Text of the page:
Johns Hopkins is at the forefront of a new push to make computer programs hack-proof.
The university and four other schools have won a $5 million grant from the National Science Foundation to establish the Center for Encrypted Functionalities, through which researchers will devise encryption methods to mask from outside observers the inner workings of computer programs. The technique is called obfuscation.
The five-year project that starts immediately is a collaboration between Johns Hopkins, UCLA, Stanford University, University of Texas at Austin, and Columbia University.
"We're doing a lot of the basic research on trying to understand how obfuscation works," says Susan Hohenberger, an associate research professor in the Whiting School's Department of Computer Science, who is leading the Johns Hopkins team. "We're scrambling the code in a mathematical way so that you can run it, but you can't do anything but run it."
This sort of "next level" encryption method will foil most hacks, Hohenberger says, leading to more-secure software for the government, businesses, and individuals.
Johns Hopkins researchers will be involved in all aspects of the project, researching obfuscation techniques and developing free online courses that will allow programmers and students worldwide to learn about cryptography.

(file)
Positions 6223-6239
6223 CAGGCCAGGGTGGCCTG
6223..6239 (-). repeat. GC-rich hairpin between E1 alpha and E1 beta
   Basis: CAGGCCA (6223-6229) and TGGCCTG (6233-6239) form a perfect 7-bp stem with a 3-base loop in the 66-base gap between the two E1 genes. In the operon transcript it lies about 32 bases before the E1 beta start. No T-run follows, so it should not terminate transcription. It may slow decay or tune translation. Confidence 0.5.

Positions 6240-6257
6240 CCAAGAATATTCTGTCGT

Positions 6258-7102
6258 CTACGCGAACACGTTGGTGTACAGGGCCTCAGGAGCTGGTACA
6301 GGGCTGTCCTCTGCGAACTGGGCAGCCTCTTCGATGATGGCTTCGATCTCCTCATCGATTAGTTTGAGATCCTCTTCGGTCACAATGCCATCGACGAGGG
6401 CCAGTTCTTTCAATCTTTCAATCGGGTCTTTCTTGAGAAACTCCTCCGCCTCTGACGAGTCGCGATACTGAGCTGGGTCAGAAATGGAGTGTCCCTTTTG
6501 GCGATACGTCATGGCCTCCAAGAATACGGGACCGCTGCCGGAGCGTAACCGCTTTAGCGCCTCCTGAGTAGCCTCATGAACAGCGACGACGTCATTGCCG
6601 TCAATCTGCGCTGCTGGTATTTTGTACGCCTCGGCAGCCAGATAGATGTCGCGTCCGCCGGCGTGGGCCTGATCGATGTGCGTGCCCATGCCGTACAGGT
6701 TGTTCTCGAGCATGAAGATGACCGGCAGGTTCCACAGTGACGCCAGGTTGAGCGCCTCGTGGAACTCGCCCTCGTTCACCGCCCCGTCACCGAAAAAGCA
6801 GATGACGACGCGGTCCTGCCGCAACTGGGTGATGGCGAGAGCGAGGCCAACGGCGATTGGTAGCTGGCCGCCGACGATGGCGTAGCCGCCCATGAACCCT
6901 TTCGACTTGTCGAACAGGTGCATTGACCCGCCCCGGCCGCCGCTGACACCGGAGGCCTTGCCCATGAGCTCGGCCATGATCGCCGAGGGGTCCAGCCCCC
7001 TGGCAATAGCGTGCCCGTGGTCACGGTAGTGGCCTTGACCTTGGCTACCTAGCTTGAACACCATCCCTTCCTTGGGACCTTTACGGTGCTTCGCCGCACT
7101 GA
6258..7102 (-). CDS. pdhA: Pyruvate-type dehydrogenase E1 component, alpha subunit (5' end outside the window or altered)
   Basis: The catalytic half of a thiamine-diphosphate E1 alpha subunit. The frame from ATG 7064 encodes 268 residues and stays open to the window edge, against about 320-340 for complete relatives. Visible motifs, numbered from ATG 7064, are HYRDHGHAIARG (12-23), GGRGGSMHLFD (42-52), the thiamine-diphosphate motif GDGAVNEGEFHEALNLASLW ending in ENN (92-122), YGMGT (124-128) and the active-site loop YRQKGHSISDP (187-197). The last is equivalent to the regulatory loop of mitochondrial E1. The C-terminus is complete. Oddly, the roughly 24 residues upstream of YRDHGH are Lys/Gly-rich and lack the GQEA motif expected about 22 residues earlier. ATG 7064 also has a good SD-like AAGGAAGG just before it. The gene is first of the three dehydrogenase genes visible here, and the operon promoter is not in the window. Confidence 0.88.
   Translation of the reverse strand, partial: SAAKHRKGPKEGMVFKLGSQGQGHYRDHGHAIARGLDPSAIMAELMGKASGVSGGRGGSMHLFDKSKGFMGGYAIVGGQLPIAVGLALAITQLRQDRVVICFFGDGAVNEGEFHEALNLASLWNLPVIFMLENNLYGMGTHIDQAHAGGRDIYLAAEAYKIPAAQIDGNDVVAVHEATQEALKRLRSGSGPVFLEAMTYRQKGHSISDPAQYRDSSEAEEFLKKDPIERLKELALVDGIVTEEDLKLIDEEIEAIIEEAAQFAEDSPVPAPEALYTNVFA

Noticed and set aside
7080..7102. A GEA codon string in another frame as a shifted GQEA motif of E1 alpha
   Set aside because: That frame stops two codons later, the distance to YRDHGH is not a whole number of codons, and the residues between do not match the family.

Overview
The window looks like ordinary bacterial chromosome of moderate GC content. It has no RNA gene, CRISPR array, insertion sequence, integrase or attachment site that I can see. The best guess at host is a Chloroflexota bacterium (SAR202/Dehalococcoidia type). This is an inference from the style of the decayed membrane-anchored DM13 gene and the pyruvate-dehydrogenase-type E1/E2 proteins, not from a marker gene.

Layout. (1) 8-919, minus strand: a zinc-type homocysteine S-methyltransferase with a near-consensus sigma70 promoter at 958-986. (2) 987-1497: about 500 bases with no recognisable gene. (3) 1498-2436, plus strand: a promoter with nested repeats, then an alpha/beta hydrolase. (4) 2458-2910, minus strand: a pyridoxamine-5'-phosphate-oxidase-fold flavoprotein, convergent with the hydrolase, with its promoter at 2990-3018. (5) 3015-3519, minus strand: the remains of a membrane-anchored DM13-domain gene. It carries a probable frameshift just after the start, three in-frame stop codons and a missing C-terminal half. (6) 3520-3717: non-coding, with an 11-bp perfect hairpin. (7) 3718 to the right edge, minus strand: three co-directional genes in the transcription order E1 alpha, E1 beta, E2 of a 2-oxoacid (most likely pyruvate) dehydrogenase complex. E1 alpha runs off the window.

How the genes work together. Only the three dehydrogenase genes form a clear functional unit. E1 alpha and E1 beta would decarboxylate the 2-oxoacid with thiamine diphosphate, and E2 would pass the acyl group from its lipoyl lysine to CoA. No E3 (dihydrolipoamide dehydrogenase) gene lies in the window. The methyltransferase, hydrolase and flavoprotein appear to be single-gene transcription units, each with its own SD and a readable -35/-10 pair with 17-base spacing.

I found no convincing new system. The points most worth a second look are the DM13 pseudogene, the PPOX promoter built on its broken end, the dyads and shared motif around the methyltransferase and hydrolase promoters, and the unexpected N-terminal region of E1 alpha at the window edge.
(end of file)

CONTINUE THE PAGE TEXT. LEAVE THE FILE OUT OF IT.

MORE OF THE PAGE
The project is one of the bigger components of the National Science Foundation's new $74.5 million Secure and Trustworthy Cyberspace initiative that's footing the bill for more than 225 cybersecurity research and education projects in 39 states.
"The cybersecurity research and education efforts we support enable our nation to continue as a world leader in innovating secure technologies and solutions," Farnam Jahanian, head of NSF's Directorate for Computer and Information Science and Engineering, said in a statement. "These awards will enable novel approaches to cybersecurity, with potential benefits to all sectors of our economy."